College football recruiting is difficult enough these days. The last thing a head coach needs to contend with is his program's lack of impressive facilities able to entice top-ranked recruits during campus visits.
But there are still programs around the nation—even some major programs—that are woefully behind the competition when it comes to practice facilities, weight rooms and even stadiums.
With so much emphasis on putting together top recruiting classes year in and year out, these programs could do themselves and their coaching staffs a huge favor by making some desperately needed improvements to their football facilities.
You can't really blame Duke for not really paying attention to the football program. Duke is, and will likely always remain a basketball school. But with the Blue Devils finally returning to the ranks of bowl-bound programs, maybe it's time Duke starts to diversify its sports portfolio.
Shockingly, Duke only recently completed a 100-yard indoor practice field for the football team, which replaced a 70-yard outdoor practice field. That's a good start, but it's not nearly enough.
If Duke wants to keep itself from sinking back into the depths of the ACC cellar, it can't stop with a shiny new practice building. Some badly needed stadium upgrades are in order. Maybe a few more bowl trips will convince those basketball boosters to start sharing the wealth.
Then again, maybe not.
Yes, we all love (or hate) the blue field at Bronco Stadium in Boise, Idaho. And, no, we're not for an instant going to suggest Boise State get rid of its signature “Smurf Turf.” We also applaud Boise State for removing the unsightly track around the field.
Unfortunately, the track has been replaced with added bleachers that look like, well, added bleachers. Instead of quick-fix measures designed to boost seating capacity in the short term, we feel that Boise State has attained a level of success and recognition worthy of a major upgrade to the stadium.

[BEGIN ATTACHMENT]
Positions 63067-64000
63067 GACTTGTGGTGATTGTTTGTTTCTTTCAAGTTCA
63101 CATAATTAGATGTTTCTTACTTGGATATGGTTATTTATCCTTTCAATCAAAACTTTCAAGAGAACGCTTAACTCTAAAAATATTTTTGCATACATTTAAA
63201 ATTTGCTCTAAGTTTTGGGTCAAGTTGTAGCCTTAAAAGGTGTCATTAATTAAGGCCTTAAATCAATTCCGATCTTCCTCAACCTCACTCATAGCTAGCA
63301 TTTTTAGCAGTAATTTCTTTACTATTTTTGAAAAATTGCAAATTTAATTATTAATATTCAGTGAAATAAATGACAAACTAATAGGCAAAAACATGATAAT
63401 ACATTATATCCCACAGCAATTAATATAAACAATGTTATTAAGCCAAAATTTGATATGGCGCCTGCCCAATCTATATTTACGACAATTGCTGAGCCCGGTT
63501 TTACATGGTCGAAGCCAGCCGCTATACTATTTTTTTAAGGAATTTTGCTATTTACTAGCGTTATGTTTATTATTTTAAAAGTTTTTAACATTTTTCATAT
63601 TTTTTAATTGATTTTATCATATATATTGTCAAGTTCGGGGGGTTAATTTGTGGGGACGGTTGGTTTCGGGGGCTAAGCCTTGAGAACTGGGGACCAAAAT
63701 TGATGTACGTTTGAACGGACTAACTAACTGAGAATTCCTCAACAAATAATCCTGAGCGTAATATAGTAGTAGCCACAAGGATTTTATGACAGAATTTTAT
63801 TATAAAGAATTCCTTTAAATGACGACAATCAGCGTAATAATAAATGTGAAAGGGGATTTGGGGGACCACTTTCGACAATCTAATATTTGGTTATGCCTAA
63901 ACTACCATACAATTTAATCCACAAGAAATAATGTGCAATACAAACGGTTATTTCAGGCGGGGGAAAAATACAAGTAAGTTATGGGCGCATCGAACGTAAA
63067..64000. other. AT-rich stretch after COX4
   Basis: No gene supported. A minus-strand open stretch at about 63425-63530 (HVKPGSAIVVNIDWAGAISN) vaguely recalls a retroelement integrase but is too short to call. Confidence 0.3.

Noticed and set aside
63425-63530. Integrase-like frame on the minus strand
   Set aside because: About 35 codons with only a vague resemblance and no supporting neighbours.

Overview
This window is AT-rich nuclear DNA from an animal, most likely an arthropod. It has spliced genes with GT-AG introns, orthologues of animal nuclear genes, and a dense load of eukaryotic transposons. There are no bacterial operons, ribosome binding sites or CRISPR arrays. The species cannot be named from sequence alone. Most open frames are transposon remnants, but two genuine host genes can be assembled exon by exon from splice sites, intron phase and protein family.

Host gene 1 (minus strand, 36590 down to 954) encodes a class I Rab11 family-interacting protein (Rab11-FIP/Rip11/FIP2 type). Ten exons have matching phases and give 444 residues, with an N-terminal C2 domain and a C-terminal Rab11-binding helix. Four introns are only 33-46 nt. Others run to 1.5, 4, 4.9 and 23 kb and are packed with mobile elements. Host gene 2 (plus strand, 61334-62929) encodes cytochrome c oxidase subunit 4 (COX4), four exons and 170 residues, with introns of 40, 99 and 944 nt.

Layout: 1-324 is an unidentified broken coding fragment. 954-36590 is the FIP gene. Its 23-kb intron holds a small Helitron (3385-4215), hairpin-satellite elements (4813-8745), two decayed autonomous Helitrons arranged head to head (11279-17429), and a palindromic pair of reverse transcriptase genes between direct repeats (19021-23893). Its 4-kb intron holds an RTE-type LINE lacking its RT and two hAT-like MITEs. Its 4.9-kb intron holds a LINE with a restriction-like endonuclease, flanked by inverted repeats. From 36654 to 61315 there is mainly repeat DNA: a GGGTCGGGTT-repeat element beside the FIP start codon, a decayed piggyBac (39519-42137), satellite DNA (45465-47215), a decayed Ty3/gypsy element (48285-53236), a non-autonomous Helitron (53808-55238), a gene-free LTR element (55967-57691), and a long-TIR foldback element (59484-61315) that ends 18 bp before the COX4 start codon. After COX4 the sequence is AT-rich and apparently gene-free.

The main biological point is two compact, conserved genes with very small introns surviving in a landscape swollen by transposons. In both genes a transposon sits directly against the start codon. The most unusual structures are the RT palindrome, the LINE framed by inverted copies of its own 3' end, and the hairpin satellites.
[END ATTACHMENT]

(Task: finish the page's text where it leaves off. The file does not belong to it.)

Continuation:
If Boise State really wants to be considered amongst the nation's true power programs, the Broncos will need a stadium befitting such recognition.
San Diego is a city much like LA these days. Traffic is a nightmare, space is limited and money is incredibly tight. But a program like San Diego State really has no business playing in a venue like Qualcomm Stadium.
The venue seats 70,561 for football games, yet SDSU averages fewer than 40,000 fans per home game (according to 2011 figures—the most recently available numbers—released by the NCAA). Wouldn't an on-campus venue be a better option for the Aztecs?
There's something to be said about an intimate stadium packed to the hilt, especially when you consider that the Aztecs currently play in an expansive, half-empty NFL stadium. And recent successes under Brady Hoke and now Rocky Long have the program on the fast track to major success. A stadium of its very own is the next logical step for this up-and-coming program.
Alumni Stadium at Boston College is clearly showing its age. Boston College can now not only claim a woefully under-performing football team, but also one of the worst football stadiums in the ACC.